Food & Wine

Bottles For Passover

Top picks to make sure those four cups satisfy.

04/06/2014 - 20:00
Special to the Jewish Week

With Passover just around the corner, we thought we’d highlight a couple of wines to enjoy over the holiday.

Pasco Project #1. Courtesy of Skyview Wine & Spirits

Potatoes for Passover, Upgraded

Don't skimp on the wow factor this holiday with these fun, filled spud cups.

Jewish Week Online Columnist

Potatoes, potatoes, potatoes. They're pretty much a staple of every Passover meal: Without bread or pasta, potatoes are the go-to carb. Now, I love potatoes, so I'm happy to see them over and over again, but sometimes even I get bored of the classic roasted or mashed. These lacy little shredded potato cups, which you can fill with just about anything, are a great way to add a little wow factor to the taste and presentation of your next potato dish. 

4 large russet potatoes
1 teaspoon salt
1/2 teaspoon garlic powder
1/2 teaspooon onion powder
1 large onion (or two small), peeled and diced
2 medium zucchini, diced
8 ounces mushrooms, diced
2 colored peppers, cored and diced
1 cup shredded carrots
2 teaspoons balsamic vinegar
1 tablespoon honey
Salt and pepper, to taste

An Austrian, Organic Grape Juice For Passover

04/01/2014 - 20:00

De La Rosa Real Foods & Vineyards, a Florida-based food products company, is making a new organic grape juice from Austrian vineyards, "WOW! This Is It!" for Passover, acccording to a press release.

WOW! This Is It! Courtesy of De La Rosa Real Foods & Vineyards

Punch Up Your Pesach

Kosher-for-Passover punches enliven the holiday table.

04/01/2014 - 20:00
Special To The Jewish Week

In traditional Jewish liturgy, Passover has what some might see as an ironic description: “The holiday of matzahs, the time of our freedom.” For during the eight days of Passover, with its restrictive, matzah-based diet, one might not feel entirely free, particularly when it comes to food and drink. 

An illustration from the 1862 book, “How to Mix Drinks, or the Bon Vivants Companion.”

The Meat Of The Exodus Story

For a new generation of the Syrian Allaham family, butchering (and running restaurants) is in the blood.

04/01/2014 - 20:00
Web Editor

In the desert, the Israelites longed for the food of Egypt: its fish, cucumbers, melons, leeks, onions, garlic and especially the “flesh-pots,” in which meat was cooked.

Albert Allaham is growing his family’s generations-old meat business.  Courtesy of Rubenstein Public Relations

Starters: A Sampling Of Foodie Briefs

04/01/2014 - 20:00
Food and Wine Editor

My conversation with Theo Peck, owner of Peck’s, a new specialty food shop on Clinton Hill’s Myrtle Avenue, started with onion rolls. Peck, the great-grandson of the owner of the legendary kosher dairy restaurant Ratner’s, and I were reminiscing about the soft, onion-and-poppy-seed-topped rolls the now-shuttered Lower East Side restaurant served: slathered with fresh butter and eaten with a bowl of soup or in advance of a plate of cheese blintzes, they were a dream.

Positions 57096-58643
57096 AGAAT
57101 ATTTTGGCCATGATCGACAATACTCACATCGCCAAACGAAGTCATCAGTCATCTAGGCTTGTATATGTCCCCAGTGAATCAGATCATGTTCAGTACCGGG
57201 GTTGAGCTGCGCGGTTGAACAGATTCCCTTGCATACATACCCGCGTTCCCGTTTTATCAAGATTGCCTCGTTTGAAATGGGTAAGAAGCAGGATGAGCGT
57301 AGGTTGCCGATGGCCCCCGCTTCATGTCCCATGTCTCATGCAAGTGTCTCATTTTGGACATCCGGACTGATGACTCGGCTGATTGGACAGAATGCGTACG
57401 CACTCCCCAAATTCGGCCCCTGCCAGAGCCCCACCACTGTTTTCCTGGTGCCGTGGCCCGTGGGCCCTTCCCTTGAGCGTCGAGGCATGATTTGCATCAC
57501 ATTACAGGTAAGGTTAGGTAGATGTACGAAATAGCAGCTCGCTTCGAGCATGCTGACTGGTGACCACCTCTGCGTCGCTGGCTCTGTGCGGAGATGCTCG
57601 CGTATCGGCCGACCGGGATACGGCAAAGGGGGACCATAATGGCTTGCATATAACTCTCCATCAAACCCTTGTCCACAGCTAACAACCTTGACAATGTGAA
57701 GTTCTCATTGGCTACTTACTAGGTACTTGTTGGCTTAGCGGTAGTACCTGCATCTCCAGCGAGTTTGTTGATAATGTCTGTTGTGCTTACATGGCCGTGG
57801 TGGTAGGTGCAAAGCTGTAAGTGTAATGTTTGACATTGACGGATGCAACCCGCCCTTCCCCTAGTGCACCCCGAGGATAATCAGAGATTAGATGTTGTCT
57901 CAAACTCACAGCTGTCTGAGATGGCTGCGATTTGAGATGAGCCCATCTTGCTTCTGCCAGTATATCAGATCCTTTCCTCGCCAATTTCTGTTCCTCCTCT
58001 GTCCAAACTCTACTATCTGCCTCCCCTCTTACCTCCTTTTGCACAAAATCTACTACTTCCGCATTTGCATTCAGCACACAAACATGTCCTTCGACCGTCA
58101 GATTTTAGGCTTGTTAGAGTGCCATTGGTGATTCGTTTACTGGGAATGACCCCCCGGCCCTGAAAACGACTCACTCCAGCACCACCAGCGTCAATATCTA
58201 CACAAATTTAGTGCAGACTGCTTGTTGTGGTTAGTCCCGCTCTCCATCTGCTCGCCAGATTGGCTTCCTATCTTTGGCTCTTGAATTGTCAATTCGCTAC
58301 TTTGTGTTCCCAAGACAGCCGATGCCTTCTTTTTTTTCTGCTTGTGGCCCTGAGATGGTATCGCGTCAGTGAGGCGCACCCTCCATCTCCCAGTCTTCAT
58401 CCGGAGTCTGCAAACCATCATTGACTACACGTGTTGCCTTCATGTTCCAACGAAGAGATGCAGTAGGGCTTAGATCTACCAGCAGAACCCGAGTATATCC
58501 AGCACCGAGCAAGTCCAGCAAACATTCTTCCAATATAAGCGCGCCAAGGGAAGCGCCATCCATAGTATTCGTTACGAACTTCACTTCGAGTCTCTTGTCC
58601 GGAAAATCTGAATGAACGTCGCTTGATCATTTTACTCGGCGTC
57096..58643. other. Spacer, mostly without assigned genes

Peck’s opened on Myrtle Avenue in January.  Lauren Rothman/JW

Heated Cookoff At The JCC

Manischewitz All-Star gives former finalists a second chance.

03/31/2014 - 20:00
Food and Wine Editor

It was a second chance at success last Thursday as five previous finalists of the annual Manischewitz Cook-Off returned to Manhattan’s Jewish Community Center to compete in an hour-long cooking competition judged by representatives from magazines such as Saveur and Good Housekeeping.

From left: Ronna Farley; Naylet LaRochelle; Jamie Brown Miller (winner); Dina Burcat; Joe Carver. Lauren Rothman/JW

The Remix: Tackling Matzah

Don't like matzah? You probably will when it's rolled into these dark chocolate truffles.

Jewish Week Online Columnist

This is the second installment of our new series "The Remix" in which we seek to gently tweak the more challenging dishes in the Jewish culinary cannon. With a little bit of love, we’re convinced we can make even these dishes delicious, even the ones that seem bizarre to the modern palate.

1/3 cup heavy cream
5 ounces (about ¾ cup) dark chocolate, roughly chopped
¼ cup butter, at room temperature
1 piece matzah, finely chopped
1 ½ cups kosher for Passover powdered sugar
3 tablespoons Manischewitz (or to taste)
Sea salt

A New, Improved Sponge Cake For Passover

Custardy zabaglione and roasted orange slices modernize the once-passe dessert.

Jewish Week Online Columnist

Sponge cake is the new flourless chocolate cake.

For the sponge cake:
12 large eggs, at room temperature, separated
1 ¾ cups sugar
6 tablespoons orange juice
¼ cup lemon juice
2 tablespoons orange zest, from oranges used to make roasted orange slices (recipe below)
1 tablespoon lemon zest
1 cup matzo cake meal, sifted
1/3 cup potato starch
Passover zabaglione (recipe below)
Roasted orange slices (recipe below)
For the roasted orange slices:
6 navel oranges
2 tablespoons melted coconut oil
1 tablespoon sugar
½ teaspoon ground cinnamon
2 tablespoons finely chopped fresh mint
For the zabaglione:
8 large egg yolks
¾ cup sugar
2 tablespoons finely grated fresh orange peel, from oranges used to make roasted orange slices
½ cup sweet white Passover wine
Fresh mint leaves, for garnish



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Lauren Rothman
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New YOrk, NY 10036

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